College sets policy on off-campus rowdiness

Towson University to hold students accountable

August 17, 2006|By LAURA BARNHARDT | LAURA BARNHARDT,SUN REPORTER

Ed Kilcullen has been awakened countless times to the sound of college students hollering at 2 a.m.

Corinne Becker routinely finds beer bottles and other trash in her neighborhood when students gather for parties at a nearby apartment complex.

And Don Gerding says he and his neighbors sometimes see students vomiting and urinating on lawns and in the street.

They and other Towson community leaders say such annoyances are why they're so eager to hear how Towson University plans to deal with disruptive students off-campus.

A university administrator will present the new policy for disciplining students for off-campus behavior during the Greater Towson Council of Community Associations meeting tonight.

Under the new policy, the student affairs office would track complaints about students' off-campus houses, visit students with police officers when they receive complaints and punish students who are "repeatedly causing problems" with sanctions ranging from community service to expulsion, said Deb Moriarty, vice president for the university's student affairs.

"We want this to feel less punitive and more educational," Moriarty said. "Our goal is not be the hammer on this, but to use our role as an educational institution to help students understand what's expected of them."

In the Towson and Loch Raven areas, off-campus housing has long been a source of town-and-gown tension. It is a problem that community leaders expect to worsen because the university doesn't plan to be able to provide enough on-campus housing to keep pace with its increasing enrollment.

When Towson University President Robert L. Caret spoke to the umbrella organization of neighborhood groups in February, residents spoke about disruptive behavior in the communities and asked why other colleges seem to have stricter codes of conduct that give university officials the ability to punish students for off-campus behavior.

The new policy was created, in part, in response to those concerns.

"I think it shows, on their part, a willingness to work with the community that we feel hasn't always been there," said Kilcullen, president of Towson Manor Village Community Association.

The Greater Towson Council of Community Associations' university relations committee saw a draft of the policy last month and made comments about it, said Mike Ertel, president of the council.

"I think everyone was generally pleased that the university is making an effort," Ertel said. "They were talking about real ramifications. In the past, there haven't been real consequences on campus for what students did off campus."

The university has also established a phone number for residents to report problems with students off campus so that they can better track problem locations and students, said Moriarty.

The "policy on off-campus disorderly and disruptive behavior" will be sent to some students - chosen randomly - by mail and will be incorporated into the university's guide to off-campus living, which is to be updated this year, Moriarty said. And, she said, officials hope that the policy, being reviewed by Caret and lawyers, will be in place on the first day of classes, Aug. 28.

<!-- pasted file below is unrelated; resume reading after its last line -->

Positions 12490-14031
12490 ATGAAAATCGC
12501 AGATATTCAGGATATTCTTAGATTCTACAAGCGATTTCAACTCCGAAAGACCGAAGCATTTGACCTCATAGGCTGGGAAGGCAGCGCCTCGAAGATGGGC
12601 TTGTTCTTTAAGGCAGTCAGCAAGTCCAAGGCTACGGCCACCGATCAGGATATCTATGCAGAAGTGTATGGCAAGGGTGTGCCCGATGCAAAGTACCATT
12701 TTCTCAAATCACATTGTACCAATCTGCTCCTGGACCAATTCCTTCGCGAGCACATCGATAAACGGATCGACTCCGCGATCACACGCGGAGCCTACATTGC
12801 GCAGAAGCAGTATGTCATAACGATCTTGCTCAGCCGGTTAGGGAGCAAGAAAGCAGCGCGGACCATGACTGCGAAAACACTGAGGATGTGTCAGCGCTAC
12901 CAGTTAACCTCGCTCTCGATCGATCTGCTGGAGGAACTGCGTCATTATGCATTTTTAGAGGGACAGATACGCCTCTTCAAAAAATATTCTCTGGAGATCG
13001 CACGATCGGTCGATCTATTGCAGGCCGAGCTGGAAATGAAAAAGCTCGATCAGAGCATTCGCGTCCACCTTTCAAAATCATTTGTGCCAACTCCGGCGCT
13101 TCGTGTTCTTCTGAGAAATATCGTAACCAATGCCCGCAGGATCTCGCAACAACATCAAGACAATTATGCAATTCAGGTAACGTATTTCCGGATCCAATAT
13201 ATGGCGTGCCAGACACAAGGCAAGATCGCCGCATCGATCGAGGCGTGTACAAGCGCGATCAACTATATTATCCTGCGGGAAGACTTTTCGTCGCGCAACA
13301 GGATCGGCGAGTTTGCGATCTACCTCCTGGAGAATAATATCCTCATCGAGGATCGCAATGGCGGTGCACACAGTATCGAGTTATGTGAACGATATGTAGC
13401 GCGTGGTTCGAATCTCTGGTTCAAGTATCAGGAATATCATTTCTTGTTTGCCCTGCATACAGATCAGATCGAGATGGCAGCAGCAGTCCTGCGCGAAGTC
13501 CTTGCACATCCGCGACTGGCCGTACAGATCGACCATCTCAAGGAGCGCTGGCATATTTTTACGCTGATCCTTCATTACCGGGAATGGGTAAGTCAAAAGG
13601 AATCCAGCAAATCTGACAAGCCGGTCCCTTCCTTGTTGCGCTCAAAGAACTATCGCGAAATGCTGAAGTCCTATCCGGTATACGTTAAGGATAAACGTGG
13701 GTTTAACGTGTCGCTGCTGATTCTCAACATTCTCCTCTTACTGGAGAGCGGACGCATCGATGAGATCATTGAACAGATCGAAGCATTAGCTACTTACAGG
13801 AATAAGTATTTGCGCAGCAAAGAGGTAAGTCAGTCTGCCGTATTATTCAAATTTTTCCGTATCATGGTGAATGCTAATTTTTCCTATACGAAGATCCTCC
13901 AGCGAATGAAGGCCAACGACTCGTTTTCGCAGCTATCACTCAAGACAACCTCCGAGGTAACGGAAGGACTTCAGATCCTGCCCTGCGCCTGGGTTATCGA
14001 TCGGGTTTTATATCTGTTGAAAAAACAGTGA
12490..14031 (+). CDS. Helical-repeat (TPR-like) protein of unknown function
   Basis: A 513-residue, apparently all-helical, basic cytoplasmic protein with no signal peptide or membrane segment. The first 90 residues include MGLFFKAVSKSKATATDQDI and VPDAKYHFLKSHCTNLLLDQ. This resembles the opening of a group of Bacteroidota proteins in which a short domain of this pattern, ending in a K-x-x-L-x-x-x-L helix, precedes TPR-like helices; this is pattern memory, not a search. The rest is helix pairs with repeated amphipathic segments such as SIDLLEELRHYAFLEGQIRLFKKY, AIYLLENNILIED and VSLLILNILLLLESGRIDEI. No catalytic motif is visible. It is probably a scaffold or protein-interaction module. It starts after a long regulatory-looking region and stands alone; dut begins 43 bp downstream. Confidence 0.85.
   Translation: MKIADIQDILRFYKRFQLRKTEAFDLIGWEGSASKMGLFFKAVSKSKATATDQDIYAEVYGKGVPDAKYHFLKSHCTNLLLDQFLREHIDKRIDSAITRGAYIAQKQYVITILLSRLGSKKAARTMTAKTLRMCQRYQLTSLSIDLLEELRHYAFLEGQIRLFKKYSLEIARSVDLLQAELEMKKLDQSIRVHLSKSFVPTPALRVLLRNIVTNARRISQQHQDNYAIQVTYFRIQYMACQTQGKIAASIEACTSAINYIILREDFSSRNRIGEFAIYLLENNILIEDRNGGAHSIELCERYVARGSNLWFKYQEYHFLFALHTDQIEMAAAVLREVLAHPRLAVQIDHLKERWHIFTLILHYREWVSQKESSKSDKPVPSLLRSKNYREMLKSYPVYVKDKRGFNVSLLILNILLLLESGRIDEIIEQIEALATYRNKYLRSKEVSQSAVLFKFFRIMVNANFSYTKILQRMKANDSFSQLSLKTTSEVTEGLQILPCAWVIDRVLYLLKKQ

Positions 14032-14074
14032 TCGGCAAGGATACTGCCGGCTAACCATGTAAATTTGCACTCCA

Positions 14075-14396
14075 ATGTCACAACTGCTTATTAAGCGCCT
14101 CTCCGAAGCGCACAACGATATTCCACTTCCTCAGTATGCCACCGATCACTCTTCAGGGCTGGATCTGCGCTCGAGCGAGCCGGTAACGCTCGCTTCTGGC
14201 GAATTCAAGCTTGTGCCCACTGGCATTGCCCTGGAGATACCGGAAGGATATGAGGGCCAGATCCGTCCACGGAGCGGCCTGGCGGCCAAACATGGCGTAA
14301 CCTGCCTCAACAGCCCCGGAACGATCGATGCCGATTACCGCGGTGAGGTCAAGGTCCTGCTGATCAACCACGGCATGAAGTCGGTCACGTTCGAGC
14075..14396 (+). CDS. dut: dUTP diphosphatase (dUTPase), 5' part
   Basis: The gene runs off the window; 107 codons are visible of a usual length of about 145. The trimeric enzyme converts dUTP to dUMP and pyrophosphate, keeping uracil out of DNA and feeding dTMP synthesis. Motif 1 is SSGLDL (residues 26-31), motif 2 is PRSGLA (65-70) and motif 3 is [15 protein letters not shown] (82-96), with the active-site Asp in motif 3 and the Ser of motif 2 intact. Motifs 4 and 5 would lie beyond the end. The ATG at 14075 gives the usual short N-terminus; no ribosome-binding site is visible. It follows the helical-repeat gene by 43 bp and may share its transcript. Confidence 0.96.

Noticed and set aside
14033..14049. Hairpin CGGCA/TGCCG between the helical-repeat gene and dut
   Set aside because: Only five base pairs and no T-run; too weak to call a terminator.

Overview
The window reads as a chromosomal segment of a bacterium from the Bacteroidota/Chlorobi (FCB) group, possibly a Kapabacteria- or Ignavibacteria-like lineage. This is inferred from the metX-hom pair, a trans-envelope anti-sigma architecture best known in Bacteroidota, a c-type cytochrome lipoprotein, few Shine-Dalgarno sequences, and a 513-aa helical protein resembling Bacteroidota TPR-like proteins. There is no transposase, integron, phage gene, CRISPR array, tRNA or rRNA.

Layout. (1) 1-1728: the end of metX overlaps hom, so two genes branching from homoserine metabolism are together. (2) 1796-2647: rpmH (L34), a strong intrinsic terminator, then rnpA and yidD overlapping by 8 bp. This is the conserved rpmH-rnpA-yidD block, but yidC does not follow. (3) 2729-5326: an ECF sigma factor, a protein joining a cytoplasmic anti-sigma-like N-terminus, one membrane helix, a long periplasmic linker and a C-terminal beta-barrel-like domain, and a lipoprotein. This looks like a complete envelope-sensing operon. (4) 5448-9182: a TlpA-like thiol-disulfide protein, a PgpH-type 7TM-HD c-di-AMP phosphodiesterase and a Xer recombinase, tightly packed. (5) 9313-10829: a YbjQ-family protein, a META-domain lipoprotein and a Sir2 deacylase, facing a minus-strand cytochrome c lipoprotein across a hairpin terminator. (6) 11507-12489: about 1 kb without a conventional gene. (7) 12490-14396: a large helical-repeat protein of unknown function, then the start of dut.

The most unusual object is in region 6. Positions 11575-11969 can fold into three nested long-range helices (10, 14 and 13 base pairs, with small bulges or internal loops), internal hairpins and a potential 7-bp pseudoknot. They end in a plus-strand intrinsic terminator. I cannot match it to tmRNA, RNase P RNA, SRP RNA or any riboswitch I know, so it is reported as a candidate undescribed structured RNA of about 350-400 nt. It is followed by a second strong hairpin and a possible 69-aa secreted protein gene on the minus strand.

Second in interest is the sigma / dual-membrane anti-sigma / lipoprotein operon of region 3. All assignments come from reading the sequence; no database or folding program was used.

The university's code of student conduct currently covers off-campus behavior that would affect the "university community," but the new policy would clarify the code so that students understand they will be "held accountable" on campus for what they do when they're off campus, Moriarty said.

The university doesn't plan to enforce county laws that limit the number of unrelated people who are permitted to share a house, she said.

Having too many students sharing houses and apartments adds to parking problems in neighborhoods, community leaders say. And they say it seems that more parents are buying houses for their children, who in turn, "thumb their noses at the regulations," said Gerding, a Rodgers Forge community activist.

"It's 5 percent of the students who are unruly, who don't want to abide by the rules," Gerding said.

Becker, president of Riderwood Hills Community Association, describes Animal House antics in her neighborhood. She called the new policy "great news."

The GTCCA meeting is scheduled for 7:30 p.m. at the Sheppard Pratt Conference Center, 6501 N. Charles St. in Towson.

laura.barnhardt@baltsun.com

Towson's code

Towson University's Code of Conduct for students:

"Generally, student or group conduct subject to institutional discipline is limited to: on-campus actions; off-campus actions which affect the university community or the university's pursuit of its mission, policies or procedures; off-campus actions by officially sponsored organizations, groups, or NCAA teams; or actions on university property which is leased to, or managed by, an entity other than the university."

Prohibited behavior includes: lewd, obscene or indecent behavior; any endangering conduct that imperils or jeopardizes the health or safety of any person or persons, including oneself; public intoxication.

More information on the Web: www.new.towson.edu/studentaffairs/polici es/conduct.asp

[ Source: Towson University]

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